Composting toilets can reduce the burden of the current plumbing systems. This can be an important addition for homes that have high septic demands or low water PSI. By installing the toilet, the water and waste removal resources can be redistributed to other components of the home, facilitating the recycling of waste in a way that won’t overwhelm anyone or anything.

List of Cons for Composting Toilets

1. Not every composting toilet contains the odor well.
Centralized composting toilet systems can be particularly challenging when it comes to odor control. That is why a compartmentalized system is often recommended when considering the pros and cons of a composting toilet. There are toilet-friendly products that can be added to the compost to reduce odors as well. When push comes to shove, however, a composting toilet will generally smell more than a traditional toilet.

2. It may be difficult to use.
Composting toilets have a bowl that sits at a similar height as the average toilet. For most people, that makes the user experience very similar to that of a traditional toilet. Some individuals have mobility challenges that require them to use a taller toilet and finding a model that is above 17 inches in height can be extremely difficult. Individuals who are tall (above 6’ 3”) may have problems using certain models as well.

3. They don’t always save space.
Composting toilets are often installed in smaller homes and cabins, but that isn’t because of their size. It is because they don’t require a plumbing installation. Most composting toilet models are often larger than their traditional counterparts. They also require components to be installed that help to manage the waste so it can be properly composted. Some homes may not have the spacing to accommodate this technology.

4. People will talk about it.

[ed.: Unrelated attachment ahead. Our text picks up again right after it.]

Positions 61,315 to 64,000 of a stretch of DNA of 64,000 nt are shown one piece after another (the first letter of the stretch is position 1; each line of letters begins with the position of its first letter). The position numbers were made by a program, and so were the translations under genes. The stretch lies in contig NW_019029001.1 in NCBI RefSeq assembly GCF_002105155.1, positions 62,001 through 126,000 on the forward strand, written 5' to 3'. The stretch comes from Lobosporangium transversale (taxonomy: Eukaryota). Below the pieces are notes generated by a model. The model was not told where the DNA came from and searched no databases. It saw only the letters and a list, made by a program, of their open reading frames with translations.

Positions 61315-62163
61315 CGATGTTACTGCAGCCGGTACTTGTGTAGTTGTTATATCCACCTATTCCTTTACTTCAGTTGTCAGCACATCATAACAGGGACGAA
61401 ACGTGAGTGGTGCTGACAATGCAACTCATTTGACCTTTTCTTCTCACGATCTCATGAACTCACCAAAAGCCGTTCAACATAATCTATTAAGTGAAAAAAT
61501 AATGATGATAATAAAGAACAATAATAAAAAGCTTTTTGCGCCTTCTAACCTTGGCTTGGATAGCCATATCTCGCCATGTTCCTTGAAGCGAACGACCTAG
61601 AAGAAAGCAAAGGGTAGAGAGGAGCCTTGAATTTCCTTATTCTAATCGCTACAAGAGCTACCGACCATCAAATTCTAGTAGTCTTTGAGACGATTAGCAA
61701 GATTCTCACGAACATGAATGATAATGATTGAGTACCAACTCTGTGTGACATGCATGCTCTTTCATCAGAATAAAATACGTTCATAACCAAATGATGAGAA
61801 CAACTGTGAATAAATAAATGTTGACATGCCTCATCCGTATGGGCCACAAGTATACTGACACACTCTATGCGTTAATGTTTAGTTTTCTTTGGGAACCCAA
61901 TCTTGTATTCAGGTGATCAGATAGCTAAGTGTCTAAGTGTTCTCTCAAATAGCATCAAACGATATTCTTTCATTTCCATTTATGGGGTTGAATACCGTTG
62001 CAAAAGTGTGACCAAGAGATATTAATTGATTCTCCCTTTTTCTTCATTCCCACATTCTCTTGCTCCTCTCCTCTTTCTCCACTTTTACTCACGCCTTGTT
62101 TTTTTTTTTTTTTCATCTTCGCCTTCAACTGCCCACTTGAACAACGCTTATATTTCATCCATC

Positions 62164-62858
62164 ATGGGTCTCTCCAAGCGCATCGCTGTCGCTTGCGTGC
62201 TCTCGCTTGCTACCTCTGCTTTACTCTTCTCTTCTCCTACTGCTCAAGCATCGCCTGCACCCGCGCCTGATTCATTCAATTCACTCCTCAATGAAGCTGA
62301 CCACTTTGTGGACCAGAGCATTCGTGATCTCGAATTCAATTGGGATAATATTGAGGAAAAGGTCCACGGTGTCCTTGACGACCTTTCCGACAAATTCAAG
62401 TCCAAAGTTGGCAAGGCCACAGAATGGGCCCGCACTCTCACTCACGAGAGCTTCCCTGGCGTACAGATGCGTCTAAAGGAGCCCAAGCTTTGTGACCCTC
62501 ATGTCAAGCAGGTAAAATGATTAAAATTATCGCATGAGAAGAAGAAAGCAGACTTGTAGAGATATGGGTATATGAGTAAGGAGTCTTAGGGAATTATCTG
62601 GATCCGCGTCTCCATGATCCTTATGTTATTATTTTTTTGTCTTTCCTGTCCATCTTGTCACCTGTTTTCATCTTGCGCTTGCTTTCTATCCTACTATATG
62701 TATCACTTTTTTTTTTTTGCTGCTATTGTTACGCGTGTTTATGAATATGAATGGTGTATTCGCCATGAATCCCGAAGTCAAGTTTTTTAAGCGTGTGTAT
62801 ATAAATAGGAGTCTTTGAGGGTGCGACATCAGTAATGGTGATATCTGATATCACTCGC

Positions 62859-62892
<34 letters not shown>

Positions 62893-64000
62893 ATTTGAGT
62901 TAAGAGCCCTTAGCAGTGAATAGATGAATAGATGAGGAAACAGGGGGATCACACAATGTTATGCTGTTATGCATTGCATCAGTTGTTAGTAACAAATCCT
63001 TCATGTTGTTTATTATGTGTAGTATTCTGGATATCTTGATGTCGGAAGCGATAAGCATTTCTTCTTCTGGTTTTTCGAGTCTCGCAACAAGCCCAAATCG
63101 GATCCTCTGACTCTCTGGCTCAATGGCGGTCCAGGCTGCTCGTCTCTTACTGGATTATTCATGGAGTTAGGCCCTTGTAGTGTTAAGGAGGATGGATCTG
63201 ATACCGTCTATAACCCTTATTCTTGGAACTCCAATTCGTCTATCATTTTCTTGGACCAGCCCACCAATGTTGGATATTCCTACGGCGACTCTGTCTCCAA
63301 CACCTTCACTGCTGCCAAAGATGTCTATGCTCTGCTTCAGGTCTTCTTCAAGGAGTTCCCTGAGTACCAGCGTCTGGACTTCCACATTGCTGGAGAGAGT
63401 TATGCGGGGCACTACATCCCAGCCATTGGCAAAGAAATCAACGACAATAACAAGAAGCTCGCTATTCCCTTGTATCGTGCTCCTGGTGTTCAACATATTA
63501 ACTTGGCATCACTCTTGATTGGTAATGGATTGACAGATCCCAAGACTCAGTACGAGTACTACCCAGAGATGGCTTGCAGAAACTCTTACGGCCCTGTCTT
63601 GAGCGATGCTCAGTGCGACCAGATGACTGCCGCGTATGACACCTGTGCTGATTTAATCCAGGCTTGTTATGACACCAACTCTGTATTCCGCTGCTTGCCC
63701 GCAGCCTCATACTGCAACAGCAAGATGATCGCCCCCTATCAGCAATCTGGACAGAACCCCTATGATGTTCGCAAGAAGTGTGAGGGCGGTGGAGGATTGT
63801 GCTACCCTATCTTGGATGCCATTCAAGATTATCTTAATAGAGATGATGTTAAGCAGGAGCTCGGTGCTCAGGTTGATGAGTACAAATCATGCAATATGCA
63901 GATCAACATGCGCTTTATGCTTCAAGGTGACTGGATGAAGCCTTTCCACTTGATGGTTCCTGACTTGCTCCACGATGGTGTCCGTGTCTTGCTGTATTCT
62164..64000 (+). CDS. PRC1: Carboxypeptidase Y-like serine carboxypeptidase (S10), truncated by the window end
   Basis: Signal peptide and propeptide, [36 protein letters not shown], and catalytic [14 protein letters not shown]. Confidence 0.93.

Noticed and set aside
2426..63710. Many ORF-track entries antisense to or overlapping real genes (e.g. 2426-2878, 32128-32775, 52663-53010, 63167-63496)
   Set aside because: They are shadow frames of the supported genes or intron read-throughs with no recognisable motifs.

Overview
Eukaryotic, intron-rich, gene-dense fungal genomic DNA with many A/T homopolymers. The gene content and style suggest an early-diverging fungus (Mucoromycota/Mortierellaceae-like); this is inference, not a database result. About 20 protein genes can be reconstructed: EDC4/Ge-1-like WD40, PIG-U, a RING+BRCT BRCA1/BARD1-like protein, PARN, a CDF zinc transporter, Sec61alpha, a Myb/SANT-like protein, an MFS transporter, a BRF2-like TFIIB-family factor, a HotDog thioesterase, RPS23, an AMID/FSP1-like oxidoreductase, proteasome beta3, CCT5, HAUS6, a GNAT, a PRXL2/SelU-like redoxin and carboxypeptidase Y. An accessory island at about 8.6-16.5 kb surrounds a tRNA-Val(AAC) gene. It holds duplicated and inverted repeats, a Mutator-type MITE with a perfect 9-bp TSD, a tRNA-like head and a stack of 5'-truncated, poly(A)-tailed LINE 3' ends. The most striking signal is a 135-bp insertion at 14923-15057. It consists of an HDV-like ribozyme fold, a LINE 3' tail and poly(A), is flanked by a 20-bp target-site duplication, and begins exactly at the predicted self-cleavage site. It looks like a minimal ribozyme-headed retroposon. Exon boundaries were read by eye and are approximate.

Once folks realize you have a composting toilet, you’ll be badgered with questions. “Is it safe to use?” is a common question asked. Some guests may be reluctant to use the toilet because it is “different.” There may be comments about the smell coming from it. Most people get used to the experience after a time or two, but there will always be a select few that will complain about the decision to install this technology.

5. Single units may require extra compost maintenance.
Composting toilets always have some wet and some dry waste in the basin. This is especially true for single unit systems. Fresh waste is added to dry waste, creating different levels of composition. This inconsistency can make it difficult to distribute the compost, almost forcing homeowners to use a septic hauling service.

6. A special permit may be required to install it.
Although composting toilets are generally permitted under international building codes, local code restrictions may prevent their installation in some community. Before purchasing a composting toilet, check with your local city administrators and code enforcement agency about the codes and regulations that need to be followed.

These composting toilet pros and cons show us that this technology can be beneficial, but it may not be right for every person or home. Evaluate all your options, including traditional toilet installations, to ensure that you install the best possible toilet for your upcoming project.

Blog Post Author Credentials
Louise Gaille is the author of this post. She received her B.A. in Economics from the University of Washington. In addition to being a seasoned writer, Louise has almost a decade of experience in Banking and Finance. If you have any suggestions on how to make this post better, then go here to contact our team.